Will there be a part two? I have all my fingers crossed which made it really hard to type this out!
Comment Posted By abrennan On 03.10.2008 @ 23:29
Have a look around and let me know what you find, there is so much to read. Can you think of any good searches the rest of us can try?
Comment Posted By abrennan On 14.09.2008 @ 07:52
Unfortunately these happy dolls don’t look very happy. Never the less I am somehow attracted to them. I saw a devotee selling them recently now after seeing them again I wish I had obtained them. I’ll bet my mum would love to put them on their mantlepiece and offer them incense, or fruit. I think I’ll get them for her.
Comment Posted By abrennan On 16.05.2008 @ 11:54
Dear Partha-sarathi, always great to hear from you. I hope you are preparing to write a book of you experiences. It is heart rending but also somehow empowering to read of your experiences. I hope this new year improves you circumstances.
My prayers are with you and those in your community.
Comment Posted By abrennan On 06.01.2008 @ 08:43
White sugar has previously been given the name ‘white death’ and its addictive value has been widely discussed.
White sugar is not natural, it is the residue of a long refining process that removes all the nurtition and calories from the initial product.
In his book “The Sugar Blues” Richard Duffy says: “Refined sugar is lethal when ingested by humans because it provides only that which nutritionists describe as ‚Äúempty‚ÄĚ calories. In addition, sugar is worse than nothing because it drains and leaches the body of precious vitamins and minerals through the demand its digestion, detoxification and elimination make upon one‚Äôs entire system.”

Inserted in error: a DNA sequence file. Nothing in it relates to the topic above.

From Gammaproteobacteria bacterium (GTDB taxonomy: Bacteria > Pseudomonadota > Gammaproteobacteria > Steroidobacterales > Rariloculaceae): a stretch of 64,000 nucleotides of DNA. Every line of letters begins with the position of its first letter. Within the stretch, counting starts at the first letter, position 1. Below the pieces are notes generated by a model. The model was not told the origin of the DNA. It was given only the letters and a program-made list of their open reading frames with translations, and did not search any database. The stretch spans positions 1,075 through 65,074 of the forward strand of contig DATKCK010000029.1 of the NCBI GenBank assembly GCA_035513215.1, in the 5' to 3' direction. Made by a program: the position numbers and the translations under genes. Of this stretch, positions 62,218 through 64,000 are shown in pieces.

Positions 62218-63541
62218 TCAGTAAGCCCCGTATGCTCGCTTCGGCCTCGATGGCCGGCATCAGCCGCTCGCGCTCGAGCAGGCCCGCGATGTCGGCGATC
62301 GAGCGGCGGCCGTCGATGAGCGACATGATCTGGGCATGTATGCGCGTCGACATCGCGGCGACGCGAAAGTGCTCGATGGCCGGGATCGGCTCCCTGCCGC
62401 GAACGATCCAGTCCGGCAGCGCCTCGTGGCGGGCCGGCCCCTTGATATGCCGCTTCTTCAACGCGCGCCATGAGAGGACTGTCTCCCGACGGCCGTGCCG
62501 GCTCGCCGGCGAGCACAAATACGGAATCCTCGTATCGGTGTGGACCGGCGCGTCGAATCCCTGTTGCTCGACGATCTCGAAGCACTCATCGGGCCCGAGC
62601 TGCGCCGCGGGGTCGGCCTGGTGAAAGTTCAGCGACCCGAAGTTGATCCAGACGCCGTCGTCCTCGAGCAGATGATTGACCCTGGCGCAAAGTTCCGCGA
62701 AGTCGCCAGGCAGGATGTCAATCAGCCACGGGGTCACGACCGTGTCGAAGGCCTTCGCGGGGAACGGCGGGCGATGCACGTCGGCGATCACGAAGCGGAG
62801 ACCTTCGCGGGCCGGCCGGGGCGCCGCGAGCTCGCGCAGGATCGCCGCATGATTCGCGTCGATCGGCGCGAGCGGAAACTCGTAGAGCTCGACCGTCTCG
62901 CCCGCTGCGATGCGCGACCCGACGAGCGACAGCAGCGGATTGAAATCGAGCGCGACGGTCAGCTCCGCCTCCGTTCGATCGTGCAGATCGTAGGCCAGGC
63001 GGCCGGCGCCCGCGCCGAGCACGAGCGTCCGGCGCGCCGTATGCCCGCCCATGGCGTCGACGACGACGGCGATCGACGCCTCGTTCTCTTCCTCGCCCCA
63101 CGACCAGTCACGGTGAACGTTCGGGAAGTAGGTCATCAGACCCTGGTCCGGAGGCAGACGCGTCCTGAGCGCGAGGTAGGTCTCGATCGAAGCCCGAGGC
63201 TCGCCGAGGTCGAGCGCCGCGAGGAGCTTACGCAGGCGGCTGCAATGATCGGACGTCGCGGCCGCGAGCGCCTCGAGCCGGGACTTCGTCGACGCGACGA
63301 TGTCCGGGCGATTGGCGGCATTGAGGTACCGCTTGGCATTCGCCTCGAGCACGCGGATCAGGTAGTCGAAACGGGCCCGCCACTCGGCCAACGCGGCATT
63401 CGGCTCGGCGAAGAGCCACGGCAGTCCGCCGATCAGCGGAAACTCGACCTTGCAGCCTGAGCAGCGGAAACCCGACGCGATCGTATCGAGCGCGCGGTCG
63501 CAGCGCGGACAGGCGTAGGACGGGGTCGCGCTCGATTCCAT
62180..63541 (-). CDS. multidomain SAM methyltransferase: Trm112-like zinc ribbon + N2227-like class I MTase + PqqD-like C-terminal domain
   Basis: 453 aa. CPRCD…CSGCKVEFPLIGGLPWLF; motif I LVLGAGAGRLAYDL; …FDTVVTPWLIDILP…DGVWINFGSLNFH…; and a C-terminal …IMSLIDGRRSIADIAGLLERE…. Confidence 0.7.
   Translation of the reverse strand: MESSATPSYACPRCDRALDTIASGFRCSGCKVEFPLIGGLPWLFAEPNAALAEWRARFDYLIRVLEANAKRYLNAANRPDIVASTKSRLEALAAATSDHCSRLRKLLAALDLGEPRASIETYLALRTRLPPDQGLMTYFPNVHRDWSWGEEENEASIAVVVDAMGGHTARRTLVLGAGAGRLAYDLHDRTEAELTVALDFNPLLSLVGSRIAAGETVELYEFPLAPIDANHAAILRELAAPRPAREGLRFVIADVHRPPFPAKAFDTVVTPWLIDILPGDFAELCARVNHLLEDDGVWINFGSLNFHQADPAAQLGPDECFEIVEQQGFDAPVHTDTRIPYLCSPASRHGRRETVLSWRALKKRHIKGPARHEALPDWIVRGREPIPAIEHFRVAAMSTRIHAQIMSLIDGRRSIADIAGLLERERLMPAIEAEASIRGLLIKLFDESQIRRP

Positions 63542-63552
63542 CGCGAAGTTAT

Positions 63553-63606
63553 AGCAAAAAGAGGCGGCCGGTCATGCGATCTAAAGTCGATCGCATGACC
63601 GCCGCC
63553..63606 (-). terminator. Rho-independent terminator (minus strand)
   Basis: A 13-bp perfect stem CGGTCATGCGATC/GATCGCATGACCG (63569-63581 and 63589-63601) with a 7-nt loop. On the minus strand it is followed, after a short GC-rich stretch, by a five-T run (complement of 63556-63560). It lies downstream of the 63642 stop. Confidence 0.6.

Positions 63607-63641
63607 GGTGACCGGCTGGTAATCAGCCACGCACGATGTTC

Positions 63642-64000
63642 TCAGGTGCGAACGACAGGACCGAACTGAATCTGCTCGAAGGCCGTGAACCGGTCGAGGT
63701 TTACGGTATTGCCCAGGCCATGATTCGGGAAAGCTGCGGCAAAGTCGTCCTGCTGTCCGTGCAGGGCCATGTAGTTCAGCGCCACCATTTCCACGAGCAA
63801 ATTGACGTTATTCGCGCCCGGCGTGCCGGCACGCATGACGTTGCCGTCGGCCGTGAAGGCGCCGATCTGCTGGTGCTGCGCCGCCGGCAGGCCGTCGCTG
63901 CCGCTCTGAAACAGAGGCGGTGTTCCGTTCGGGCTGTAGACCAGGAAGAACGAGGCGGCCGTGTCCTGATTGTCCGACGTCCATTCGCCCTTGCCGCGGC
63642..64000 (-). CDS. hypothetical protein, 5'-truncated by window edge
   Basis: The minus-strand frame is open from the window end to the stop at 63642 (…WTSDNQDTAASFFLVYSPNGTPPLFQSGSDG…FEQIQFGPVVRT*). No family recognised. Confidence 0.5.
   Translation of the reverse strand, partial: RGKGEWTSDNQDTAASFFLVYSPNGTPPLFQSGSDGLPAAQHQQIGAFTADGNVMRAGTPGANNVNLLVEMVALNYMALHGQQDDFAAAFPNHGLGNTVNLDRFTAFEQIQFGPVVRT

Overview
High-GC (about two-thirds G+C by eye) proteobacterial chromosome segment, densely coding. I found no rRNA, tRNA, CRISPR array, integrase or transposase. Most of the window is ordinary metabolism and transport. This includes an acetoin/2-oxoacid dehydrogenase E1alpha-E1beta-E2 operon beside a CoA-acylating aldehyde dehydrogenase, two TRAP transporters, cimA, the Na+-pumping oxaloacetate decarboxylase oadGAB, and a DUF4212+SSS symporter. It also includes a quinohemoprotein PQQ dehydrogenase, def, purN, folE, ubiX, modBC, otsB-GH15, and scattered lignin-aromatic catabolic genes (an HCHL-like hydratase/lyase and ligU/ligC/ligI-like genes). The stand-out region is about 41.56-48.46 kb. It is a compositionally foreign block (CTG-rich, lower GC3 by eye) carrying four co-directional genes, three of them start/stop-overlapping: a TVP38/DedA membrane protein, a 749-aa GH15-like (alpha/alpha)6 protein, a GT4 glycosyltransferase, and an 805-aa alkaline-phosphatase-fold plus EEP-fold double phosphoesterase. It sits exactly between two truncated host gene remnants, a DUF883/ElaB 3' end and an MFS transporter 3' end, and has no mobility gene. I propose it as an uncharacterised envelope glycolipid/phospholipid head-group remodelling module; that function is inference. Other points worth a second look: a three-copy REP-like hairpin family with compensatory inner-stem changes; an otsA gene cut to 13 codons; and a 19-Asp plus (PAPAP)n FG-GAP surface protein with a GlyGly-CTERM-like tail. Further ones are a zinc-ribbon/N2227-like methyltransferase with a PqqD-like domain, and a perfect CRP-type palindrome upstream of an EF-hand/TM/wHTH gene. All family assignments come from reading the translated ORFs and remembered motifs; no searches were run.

I try to eat as little sugar and possible of any type. Sugar is known to cause acidosis, the ever acidity of the body which many believe is the root condition that produces a variety of diseases.
Actually when you take a deep look at your food you find that this source of our bodily sustenance has become a market commodity, and all decisions about it are made in regard to the market. The market has truly taken our food to a dark place.
Comment Posted By abrennan On 07.12.2007 @ 13:18
Good on you mate, I was hoping to hear more from YOU at that event : )
Comment Posted By abrennan On 03.12.2007 @ 12:05
Dear Omdas. The laboratory did not detail the names of the producers. They tested only Indian produced ghee however. They said the only way to guarantee purity within India was to make your own.
So making your own or obtaining it from other devotees as Cidanadas may be the only answer. American European or Australian may prove to be a more reliable source of commercially produced ghee. There could be a pragmatic devotee business in importing these products into India.
One would hope that after the TV coverage there would be some change within India.
Comment Posted By abrennan On 30.11.2007 @ 10:30